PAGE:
Limited fieldwork opportunities across the Corn Belt
On the Plains, dry weather is promoting fieldwork. However, mild weather across the northern High Plains contrasts with chilly conditions across the remainder of the nation’s mid-section. Freezes were noted Monday morning as far south as eastern Colorado and northwestern Kansas.
Across the Corn Belt, dry weather has returned to the upper Midwest. However, locally heavy showers are falling across the Ohio Valley, closing a window of opportunity for corn planting that lasted several days.
In the South, scattered but locally heavy rain showers are mostly confined to the interior Southeast. During the past 24 hours, parts of western North Carolina have received more than 4 inches of rain. However, generally dry weather prevails across the Deep South, from Texas to Florida.
In the West, cool weather accompanies widely scattered showers from California to the southern Rockies. In contrast, very warm, dry weather in the Northwest favors fieldwork and crop development.
Looking ahead, a slow-moving storm currently centered over the southern Appalachians will drift across the Mid-Atlantic region by mid-week and into northern New England by Friday. Additional rainfall totals of as much as 2 to 4 inches can be expected in the Mid-Atlantic States. Meanwhile, a new area of unsettled weather will begin to evolve across the Southwest. The developing system will produce scattered showers and thunderstorms from California to the central and southern Plains. Early- to mid-week rainfall could reach 1 to 2 inches across central portions of the Rockies and Plains. Late in the week, as the storm shifts eastward, potentially heavier rain will erupt from the western Gulf Coast region into the lower Ohio Valley. For much of the week, warmth will be confined to the northern one-third of the U.S. After mid-week, however, warmth will expand across the eastern half of the U.S. and persist in the Northwest.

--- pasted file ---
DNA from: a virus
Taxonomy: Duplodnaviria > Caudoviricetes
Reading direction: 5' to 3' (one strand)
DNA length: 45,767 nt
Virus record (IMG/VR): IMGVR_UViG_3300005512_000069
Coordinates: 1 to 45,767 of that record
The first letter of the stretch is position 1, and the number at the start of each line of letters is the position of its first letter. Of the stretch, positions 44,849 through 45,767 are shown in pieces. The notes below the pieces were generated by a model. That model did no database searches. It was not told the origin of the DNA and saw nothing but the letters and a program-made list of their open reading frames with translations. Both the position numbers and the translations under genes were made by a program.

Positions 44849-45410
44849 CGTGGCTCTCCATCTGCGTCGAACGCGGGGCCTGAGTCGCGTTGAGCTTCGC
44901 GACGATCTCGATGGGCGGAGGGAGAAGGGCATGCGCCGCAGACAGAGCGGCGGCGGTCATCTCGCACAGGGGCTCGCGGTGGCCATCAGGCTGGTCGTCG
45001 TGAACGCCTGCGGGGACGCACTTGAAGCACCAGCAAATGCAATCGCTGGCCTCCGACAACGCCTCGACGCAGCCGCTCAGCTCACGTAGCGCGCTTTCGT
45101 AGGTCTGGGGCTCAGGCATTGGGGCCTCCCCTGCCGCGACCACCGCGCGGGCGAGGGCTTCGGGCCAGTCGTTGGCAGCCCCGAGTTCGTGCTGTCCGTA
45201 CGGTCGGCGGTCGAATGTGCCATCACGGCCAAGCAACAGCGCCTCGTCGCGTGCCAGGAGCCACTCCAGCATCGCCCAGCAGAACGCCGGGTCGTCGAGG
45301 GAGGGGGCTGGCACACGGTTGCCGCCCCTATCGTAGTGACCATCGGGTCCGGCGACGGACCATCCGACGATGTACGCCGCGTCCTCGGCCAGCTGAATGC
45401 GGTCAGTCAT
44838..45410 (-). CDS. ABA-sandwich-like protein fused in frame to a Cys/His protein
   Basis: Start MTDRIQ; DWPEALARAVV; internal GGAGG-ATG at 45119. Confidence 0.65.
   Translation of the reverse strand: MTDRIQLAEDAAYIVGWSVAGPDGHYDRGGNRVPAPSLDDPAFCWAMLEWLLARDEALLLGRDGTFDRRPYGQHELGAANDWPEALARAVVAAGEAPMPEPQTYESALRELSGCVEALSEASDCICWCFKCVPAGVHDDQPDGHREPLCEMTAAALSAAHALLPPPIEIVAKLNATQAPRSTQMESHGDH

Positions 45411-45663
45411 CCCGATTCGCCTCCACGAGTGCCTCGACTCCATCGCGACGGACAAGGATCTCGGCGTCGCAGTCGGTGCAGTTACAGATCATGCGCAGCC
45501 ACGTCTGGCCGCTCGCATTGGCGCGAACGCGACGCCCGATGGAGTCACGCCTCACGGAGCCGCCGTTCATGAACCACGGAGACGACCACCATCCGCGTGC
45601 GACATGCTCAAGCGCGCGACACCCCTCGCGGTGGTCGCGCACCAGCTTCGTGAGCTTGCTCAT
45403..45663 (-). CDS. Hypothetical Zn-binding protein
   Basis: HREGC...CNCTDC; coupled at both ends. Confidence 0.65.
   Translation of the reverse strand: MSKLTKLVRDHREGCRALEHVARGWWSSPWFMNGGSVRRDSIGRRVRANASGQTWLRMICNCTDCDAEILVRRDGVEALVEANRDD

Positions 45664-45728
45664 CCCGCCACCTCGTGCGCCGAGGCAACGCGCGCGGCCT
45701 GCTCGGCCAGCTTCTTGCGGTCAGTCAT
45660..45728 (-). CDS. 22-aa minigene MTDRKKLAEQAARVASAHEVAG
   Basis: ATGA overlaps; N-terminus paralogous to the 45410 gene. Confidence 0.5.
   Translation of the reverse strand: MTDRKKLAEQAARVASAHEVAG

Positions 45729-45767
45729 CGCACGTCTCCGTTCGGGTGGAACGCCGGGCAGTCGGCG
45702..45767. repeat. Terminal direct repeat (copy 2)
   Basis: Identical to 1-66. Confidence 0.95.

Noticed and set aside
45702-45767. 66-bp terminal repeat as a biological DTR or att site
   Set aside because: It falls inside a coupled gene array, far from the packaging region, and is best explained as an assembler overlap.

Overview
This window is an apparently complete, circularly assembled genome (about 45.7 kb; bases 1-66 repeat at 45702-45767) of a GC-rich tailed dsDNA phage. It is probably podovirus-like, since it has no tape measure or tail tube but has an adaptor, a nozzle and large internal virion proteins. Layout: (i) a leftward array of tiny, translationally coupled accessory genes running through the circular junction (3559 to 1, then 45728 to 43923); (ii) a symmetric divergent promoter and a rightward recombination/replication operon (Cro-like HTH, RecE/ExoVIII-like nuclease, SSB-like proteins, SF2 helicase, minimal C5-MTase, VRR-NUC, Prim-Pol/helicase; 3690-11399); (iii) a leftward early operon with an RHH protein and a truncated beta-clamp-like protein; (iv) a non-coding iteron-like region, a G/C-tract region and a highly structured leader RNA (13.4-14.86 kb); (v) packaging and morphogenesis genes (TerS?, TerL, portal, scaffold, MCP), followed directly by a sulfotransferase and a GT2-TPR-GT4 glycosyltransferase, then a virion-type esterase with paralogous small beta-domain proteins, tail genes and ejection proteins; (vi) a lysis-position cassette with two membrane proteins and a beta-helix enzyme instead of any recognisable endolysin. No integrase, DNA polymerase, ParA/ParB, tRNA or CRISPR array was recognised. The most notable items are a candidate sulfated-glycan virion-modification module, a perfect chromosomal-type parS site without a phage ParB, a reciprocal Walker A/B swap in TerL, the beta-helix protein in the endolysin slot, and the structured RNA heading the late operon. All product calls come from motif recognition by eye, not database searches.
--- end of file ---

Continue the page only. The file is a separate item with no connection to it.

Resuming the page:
The 6- to 10-day outlook calls for above-normal temperatures across the northern High Plains and the West, while cooler-than-normal conditions will prevail in most areas along and east of a line from Texas to Minnesota. Meanwhile, below-normal precipitation across the northern and central Plains, upper Midwest, and Southwest will contrast with wetter-than-normal weather in the Northwest, from the southern Rockies to Texas, and throughout the South and East.